“Your history IS your brand.”
Anders Sjöman before The Trademark Day

Brands are not created from nothing. They grow over time, in constant interaction with customers, partners and employees. From that perspective, a company’s brand simply is the sum of its history. And what then becomes more important than keeping track of your own history? Before his talk at the annual Trademark Day (Varumärkesdagen) 2022, our communications manager Anders Sjöman tells more about strategic history use and how an archive can become one of the best assets a marketing and brand managers can have.

The interview, in its Swedish original, can be found on The Tradmeark Day’s website.
The full program for The Trademark Day 2 June 2022 is available here (in Swedish).

You are the closing speaker at Brand Day 2 June 2022. Tell us a little about yourself?
At the Centere for Business History, I wear two hats. On the one hand, I lead our agency work and our customer assignments, where our archivists and editors help companies to both preserve and tell their story. On the other hand, I am the company’s communications manager, where our marketing group works to explain to more and more companies and organizations why history is so important, both in general but also as a very useful tool for business development.

Prior, I developed online language schools at EF Education, wrote cases and course material for Harvard Business School, worked as a communications consultant at Springtime in Stockholm. The work I do today is like working with all this at the same time.

You work at the Centre for Business History. What is that? 
The Center for Business History helps companies take care of their historical material, i.e. everything that shows what a business has done, how they decided to do it and then implemented and communicated it. In practice, that means lots of documents and photos that we collect in orderly, professionally managed archives for the companies. We also help them to research and tell their own stories, often in connection with anniversaries, but almost as often because they want to clarify their own contribution to our collective society. We are about 30 people who then work with “preserving and telling the history of business”.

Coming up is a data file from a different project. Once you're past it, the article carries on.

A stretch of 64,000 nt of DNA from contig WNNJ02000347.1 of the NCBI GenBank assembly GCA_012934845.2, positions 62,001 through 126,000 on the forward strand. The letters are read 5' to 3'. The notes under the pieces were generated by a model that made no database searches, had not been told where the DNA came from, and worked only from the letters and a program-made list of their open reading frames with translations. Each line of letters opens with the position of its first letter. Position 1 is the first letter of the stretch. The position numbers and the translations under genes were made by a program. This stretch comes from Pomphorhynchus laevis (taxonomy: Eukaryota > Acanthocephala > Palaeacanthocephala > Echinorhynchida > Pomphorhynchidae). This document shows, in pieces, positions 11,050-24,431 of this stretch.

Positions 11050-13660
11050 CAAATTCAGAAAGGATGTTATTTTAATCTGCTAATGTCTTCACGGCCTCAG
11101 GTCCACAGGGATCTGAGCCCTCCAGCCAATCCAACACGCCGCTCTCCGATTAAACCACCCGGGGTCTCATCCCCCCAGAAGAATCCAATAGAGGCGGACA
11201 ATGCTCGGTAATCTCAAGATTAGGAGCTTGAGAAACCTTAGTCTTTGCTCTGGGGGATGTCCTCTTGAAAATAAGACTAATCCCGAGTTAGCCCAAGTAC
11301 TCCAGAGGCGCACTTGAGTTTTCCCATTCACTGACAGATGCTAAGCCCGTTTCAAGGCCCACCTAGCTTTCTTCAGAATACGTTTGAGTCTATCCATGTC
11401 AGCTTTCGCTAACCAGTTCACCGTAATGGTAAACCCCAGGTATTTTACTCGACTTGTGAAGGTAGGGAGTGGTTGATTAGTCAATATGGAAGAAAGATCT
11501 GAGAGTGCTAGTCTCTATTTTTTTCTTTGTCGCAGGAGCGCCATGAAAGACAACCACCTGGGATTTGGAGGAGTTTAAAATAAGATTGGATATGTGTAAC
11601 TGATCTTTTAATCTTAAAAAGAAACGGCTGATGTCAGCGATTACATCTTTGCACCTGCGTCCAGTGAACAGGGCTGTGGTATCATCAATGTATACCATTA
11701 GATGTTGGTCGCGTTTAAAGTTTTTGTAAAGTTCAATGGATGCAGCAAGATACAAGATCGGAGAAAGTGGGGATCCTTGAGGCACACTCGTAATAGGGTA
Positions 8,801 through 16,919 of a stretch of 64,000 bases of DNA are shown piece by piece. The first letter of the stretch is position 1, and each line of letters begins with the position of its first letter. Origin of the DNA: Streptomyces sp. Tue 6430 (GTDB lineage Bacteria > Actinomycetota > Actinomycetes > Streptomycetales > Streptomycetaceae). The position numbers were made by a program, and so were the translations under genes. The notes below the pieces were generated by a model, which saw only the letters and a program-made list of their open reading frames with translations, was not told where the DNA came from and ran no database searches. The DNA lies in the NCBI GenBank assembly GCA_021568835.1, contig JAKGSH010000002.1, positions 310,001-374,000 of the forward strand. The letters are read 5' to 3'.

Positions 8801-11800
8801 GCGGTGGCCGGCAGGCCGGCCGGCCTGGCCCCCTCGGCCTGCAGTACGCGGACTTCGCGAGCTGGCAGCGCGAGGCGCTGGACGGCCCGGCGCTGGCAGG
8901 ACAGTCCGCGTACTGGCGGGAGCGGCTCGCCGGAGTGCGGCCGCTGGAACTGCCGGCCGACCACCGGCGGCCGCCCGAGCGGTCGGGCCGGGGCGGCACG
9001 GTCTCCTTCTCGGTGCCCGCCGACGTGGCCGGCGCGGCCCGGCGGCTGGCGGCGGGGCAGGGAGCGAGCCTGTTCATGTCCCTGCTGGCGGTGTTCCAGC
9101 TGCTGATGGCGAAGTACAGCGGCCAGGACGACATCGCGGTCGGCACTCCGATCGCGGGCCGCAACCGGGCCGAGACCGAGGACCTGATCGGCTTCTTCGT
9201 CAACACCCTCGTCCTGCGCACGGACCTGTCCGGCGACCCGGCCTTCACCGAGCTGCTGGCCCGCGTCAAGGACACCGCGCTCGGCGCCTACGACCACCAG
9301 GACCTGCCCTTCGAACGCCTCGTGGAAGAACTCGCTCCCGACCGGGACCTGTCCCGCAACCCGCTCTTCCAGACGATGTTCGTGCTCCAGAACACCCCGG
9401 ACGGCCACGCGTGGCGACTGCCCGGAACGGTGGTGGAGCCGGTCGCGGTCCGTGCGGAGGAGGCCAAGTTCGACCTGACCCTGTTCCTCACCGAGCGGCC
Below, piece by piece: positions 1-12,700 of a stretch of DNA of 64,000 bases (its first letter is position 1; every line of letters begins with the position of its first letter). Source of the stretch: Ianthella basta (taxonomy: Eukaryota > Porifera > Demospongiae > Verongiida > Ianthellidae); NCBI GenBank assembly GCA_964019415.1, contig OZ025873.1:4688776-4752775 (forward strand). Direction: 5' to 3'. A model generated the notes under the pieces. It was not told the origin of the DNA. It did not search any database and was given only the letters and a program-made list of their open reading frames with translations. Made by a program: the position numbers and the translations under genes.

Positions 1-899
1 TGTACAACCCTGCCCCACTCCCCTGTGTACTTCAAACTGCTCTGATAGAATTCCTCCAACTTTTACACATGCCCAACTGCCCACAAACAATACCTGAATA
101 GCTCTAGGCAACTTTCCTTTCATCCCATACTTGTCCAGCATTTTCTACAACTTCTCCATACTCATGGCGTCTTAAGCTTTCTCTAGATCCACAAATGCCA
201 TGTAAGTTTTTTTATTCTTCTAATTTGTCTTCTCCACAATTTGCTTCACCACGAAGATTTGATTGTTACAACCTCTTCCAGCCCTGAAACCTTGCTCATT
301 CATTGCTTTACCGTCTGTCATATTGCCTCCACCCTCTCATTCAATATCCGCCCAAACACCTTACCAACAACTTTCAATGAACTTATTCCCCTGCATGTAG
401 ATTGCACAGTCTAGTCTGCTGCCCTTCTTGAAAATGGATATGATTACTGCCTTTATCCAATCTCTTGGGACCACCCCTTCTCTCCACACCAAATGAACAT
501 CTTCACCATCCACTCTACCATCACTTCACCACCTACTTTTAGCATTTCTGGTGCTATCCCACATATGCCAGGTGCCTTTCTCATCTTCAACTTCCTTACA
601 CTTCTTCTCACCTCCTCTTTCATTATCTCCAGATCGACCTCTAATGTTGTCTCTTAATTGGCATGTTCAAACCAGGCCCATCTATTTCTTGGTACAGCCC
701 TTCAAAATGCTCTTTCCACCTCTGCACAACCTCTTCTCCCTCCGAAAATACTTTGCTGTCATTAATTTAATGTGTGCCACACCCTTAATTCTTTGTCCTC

What will your talk at The Trademark Day be about? 
I will mainly talk about how history builds brands. It is how a business interacts with its various audiences, over time, that creates the brand, and if you want to manage or change your brand, you need to know how it was created. That’s where knowing your history comes in. But even more important is almost understanding how to actively use your own story to strengthen both brands and your own organization.

Marketers and organizational consultants today often talk about companies needing to find their “why”, of becoming “value-based organizations”, of “staying true to your corporate DNA”. Nothing clarifies a company’s DNA better than its own history. So I will talk about that – and then also about how to avoid getting too “back-heavy” . A good use of history – or history marketing, as it is also called – is always future-oriented, with the aim that your heritage should help create momentum forward for what you have to do today. 

The title of your talk is “Your history IS your brand” – how good are organizations at taking care of their history and communicating it to their stakeholders?
Many businesses use their history as a strategic asset in a highly business-like way. We usually gather several of them once a year at our History Marketing Summit, and if you want to see what they say, there are over 50 filmed presentations on our website.

But there are many companies that still see history as something old, irrelevant and uninteresting – when in fact it is an asset to use, just like all the other assets a company has at its disposal. That is the point I will try to clarify in my lecture. And I will give several examples of how others have done.

Are there any other speakers at The Trademark Day that you are curious about?
It is always exciting to get an update from Groth, of course, on trademark law. Then it will be exciting to hear what Jonas Colliander at Stockholm School of Economics has to say.

Among the companies, I am interested in what Lena Lassenius at Svenska Spel has to say. We take care of their archive for them and have made a general history book about Svenska Spel specifically but also a separate one about the development of the modern gaming industry.

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